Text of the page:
A steaming bowl of chili cuts through winter’s chill
Hoping to warm up your winter days from the inside out?
Try a steaming bowl of chili, local cooks say; there’s 100 ways to cook it, but only one perfect for you.
Chili is one of Ron Jinkins’ favorite ways to cope with the cold of winter. Jinkins leads the Krewe of Phoenix’s chili cook-off team every year with his secret family recipe.
“It’s just a really good cold-weather food,” he said.
Natchez Fire Department
The Natchez Fire Department is somewhat known for their chili. The department participates in the Natchez Children’s Home-sponsored chili cook-off every year, and Lt. Robert Arrington said the recipe changes every year.
The base recipe for the department’s chili includes ground beef, ground pork, onions, bell peppers, jalapeños and beef stock.
For last year’s chili cook-off, the firefighters added lemon zest and chili-seasoned tomatoes.
“We try not to make it too spicy,” Arrington said. “We try to keep it pretty toned down because we know there are kids at the chili cook-off that won’t enjoy it if it’s too spicy.”
The chili cook-off isn’t the only time the department makes chili, though. The firefighters make test batches using different ingredients throughout the year to prepare for the cook-off.
“The guys come in every year, and we try different stuff,” he said. “It’s really fun for us.”
Slick Rick’s Café
The chefs at Slick Rick’s Café stick to virtually the same recipe for the restaurant’s chili, but co-owner Mary Ann Simons says Slick Rick’s organic chili spice is what really makes their chili special.
“It’s just as if you went to your kitchen and pulled out fresh thyme, oregano and all these other spices for your chili, except it’s already mixed for you so you don’t have to do it,” Simons said.
Slick Rick’s occasionally serves bowls of chili at the café, but Simons said the chili is more of a staple of toppings for other dishes, such as burgers.
The ingredients include one to two pounds of extra lean meat, one to two cups of diced onions, chili spice, chopped garlic and a low-sodium beef base.
The recipe calls for the cook to brown the desired amount of meat in skillet or Dutch oven, then add chopped onions and sauté for three to five minutes until tender. Add garlic and cook another minute, add the chili spice to taste, then beef stock or another liquid of your choice.
Natchez Cook Courtney Taylor has a few ingredients she said makes her chili delicious, including Sazón Goya seasoning.
“It really adds a lot of ‘umph’ to a pot of chili,” she said.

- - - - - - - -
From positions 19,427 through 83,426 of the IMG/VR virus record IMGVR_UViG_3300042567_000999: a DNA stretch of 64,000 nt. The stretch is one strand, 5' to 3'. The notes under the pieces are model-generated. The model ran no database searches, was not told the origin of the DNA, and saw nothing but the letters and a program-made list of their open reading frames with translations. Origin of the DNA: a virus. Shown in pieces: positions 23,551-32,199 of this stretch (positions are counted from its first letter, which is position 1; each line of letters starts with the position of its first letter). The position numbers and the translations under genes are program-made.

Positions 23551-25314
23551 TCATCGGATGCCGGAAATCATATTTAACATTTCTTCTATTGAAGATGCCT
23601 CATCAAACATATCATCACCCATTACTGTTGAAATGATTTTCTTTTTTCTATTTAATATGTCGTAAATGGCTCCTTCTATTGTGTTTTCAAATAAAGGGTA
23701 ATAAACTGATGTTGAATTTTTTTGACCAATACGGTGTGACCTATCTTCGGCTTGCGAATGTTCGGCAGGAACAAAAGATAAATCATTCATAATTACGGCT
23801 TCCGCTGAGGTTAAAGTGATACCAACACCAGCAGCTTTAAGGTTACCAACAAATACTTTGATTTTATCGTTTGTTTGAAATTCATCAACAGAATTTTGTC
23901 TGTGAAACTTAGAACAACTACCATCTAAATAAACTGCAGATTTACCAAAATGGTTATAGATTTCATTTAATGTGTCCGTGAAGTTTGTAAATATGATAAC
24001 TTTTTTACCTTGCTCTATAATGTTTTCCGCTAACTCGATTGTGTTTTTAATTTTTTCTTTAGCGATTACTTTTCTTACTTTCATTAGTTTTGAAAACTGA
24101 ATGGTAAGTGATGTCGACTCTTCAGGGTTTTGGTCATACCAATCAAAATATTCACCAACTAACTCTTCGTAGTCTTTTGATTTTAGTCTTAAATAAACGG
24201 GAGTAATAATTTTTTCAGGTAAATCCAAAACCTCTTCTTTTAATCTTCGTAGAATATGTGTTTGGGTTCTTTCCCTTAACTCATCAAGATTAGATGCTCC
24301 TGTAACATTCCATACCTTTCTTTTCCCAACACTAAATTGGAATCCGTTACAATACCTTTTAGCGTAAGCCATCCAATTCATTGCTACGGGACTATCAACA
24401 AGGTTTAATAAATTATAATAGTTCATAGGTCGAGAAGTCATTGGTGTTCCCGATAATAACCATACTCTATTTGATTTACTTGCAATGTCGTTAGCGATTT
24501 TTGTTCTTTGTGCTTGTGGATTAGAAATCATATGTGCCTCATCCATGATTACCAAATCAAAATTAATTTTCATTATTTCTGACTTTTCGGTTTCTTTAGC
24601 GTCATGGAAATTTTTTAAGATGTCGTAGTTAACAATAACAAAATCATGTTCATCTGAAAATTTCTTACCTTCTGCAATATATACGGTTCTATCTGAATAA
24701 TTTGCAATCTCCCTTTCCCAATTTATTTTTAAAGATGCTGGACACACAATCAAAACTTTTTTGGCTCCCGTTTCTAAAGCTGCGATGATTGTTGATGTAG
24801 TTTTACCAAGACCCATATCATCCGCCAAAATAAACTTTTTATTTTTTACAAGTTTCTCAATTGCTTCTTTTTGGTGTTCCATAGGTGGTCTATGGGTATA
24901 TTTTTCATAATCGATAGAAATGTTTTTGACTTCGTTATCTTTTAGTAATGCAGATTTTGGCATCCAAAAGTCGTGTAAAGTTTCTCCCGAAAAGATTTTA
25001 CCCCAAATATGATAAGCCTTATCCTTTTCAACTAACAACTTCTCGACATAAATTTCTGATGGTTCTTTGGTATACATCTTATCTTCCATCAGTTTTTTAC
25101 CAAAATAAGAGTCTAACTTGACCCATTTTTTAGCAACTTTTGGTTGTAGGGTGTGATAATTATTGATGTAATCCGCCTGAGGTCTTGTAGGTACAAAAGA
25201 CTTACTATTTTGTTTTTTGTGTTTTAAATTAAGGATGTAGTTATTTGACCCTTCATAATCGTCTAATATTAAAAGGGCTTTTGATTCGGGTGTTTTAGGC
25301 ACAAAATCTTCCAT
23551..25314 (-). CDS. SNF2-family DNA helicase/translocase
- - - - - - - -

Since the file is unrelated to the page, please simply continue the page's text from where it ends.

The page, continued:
The quality of the chili powder also makes a difference in a recipe, Taylor said. She recommends Maxine, Cowtown or Mild Bill’s chili powder.
“You would be surprised what a difference it makes,” she said.
Taylor’s recipe calls for fresh ground meat, fresh onions and fresh garlic. Brown the meat and sauté the onions then add the garlic. Add a good quality tomato sauce, beef broth and beer, and let that simmer for up to 30 minutes.
A tip for chili cooking, Taylor said, is to use a pot with a heavy bottom.
“It distributes the heat better, so you won’t scorch the bottom of the chili,” she said.
Another ingredient Taylor uses to thicken her chili is masa harina, which is a type of traditional flour used in Mexican cooking.
Taylor adds spices and seasoning early in the cooking process and also at the end. The seasonings include cayenne, paprika, black pepper and cumin.
“You want to marry them with the other things, but you also want them to have a fresh bite,” she said.
Jinkins is tight-lipped about his family chili recipe. The recipe was given to Jinkins by his son Brad, who perfected the recipe over several years and won a major competition with it.
“He’d kill me if I gave it away,” Jinkins said laughing.
Jinkins’ recipe won first place in the judge’s away at last year’s children’s home chili cook-off. He said the key to the recipe and really any chili recipe, Jinkins said, is the blending of the spices and seasonings.
“We probably use 10 different kinds of seasonings in our recipe,” he said.
The recipe changes depending on what the chili cook-off rules are, Jinkins said.
“If they let you add pork, you can do that, if you they let you add hominy, you do that,” he said. “But the real key is the seasoning.”